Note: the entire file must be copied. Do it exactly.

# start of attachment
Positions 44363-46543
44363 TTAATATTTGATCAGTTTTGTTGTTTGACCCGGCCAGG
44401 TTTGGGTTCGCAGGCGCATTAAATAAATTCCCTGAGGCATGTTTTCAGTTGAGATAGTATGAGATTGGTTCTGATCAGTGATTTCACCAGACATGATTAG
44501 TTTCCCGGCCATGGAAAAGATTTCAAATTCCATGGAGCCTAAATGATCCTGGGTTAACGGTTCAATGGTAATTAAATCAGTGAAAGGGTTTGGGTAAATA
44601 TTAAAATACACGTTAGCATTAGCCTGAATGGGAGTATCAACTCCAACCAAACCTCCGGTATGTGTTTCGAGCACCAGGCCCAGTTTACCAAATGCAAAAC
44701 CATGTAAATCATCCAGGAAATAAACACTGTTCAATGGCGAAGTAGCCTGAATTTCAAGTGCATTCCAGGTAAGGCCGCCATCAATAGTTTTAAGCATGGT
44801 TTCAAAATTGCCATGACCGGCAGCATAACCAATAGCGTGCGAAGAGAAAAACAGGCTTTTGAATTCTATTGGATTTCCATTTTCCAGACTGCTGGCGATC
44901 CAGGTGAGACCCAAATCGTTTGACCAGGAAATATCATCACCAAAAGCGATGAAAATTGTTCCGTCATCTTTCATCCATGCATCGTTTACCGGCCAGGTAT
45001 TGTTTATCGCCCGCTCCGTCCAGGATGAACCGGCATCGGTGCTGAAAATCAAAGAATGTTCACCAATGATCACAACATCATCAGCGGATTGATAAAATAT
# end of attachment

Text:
Positions 44363-46543
44363 TTAATATTTGATCAGTTTTGTTGTTTGACCCGGCCAGG
44401 TTTGGGTTCGCAGGCGCATTAAATAAATTCCCTGAGGCATGTTTTCAGTTGAGATAGTATGAGATTGGTTCTGATCAGTGATTTCACCAGACATGATTAG
44501 TTTCCCGGCCATGGAAAAGATTTCAAATTCCATGGAGCCTAAATGATCCTGGGTTAACGGTTCAATGGTAATTAAATCAGTGAAAGGGTTTGGGTAAATA
44601 TTAAAATACACGTTAGCATTAGCCTGAATGGGAGTATCAACTCCAACCAAACCTCCGGTATGTGTTTCGAGCACCAGGCCCAGTTTACCAAATGCAAAAC
44701 CATGTAAATCATCCAGGAAATAAACACTGTTCAATGGCGAAGTAGCCTGAATTTCAAGTGCATTCCAGGTAAGGCCGCCATCAATAGTTTTAAGCATGGT
44801 TTCAAAATTGCCATGACCGGCAGCATAACCAATAGCGTGCGAAGAGAAAAACAGGCTTTTGAATTCTATTGGATTTCCATTTTCCAGACTGCTGGCGATC
44901 CAGGTGAGACCCAAATCGTTTGACCAGGAAATATCATCACCAAAAGCGATGAAAATTGTTCCGTCATCTTTCATCCATGCATCGTTTACCGGCCAGGTAT
45001 TGTTTATCGCCCGCTCCGTCCAGGATGAACCGGCATCGGTGCTGAAAATCAAAGAATGTTCACCAATGATCACAACATCATCAGCGGATTGATAAAATAT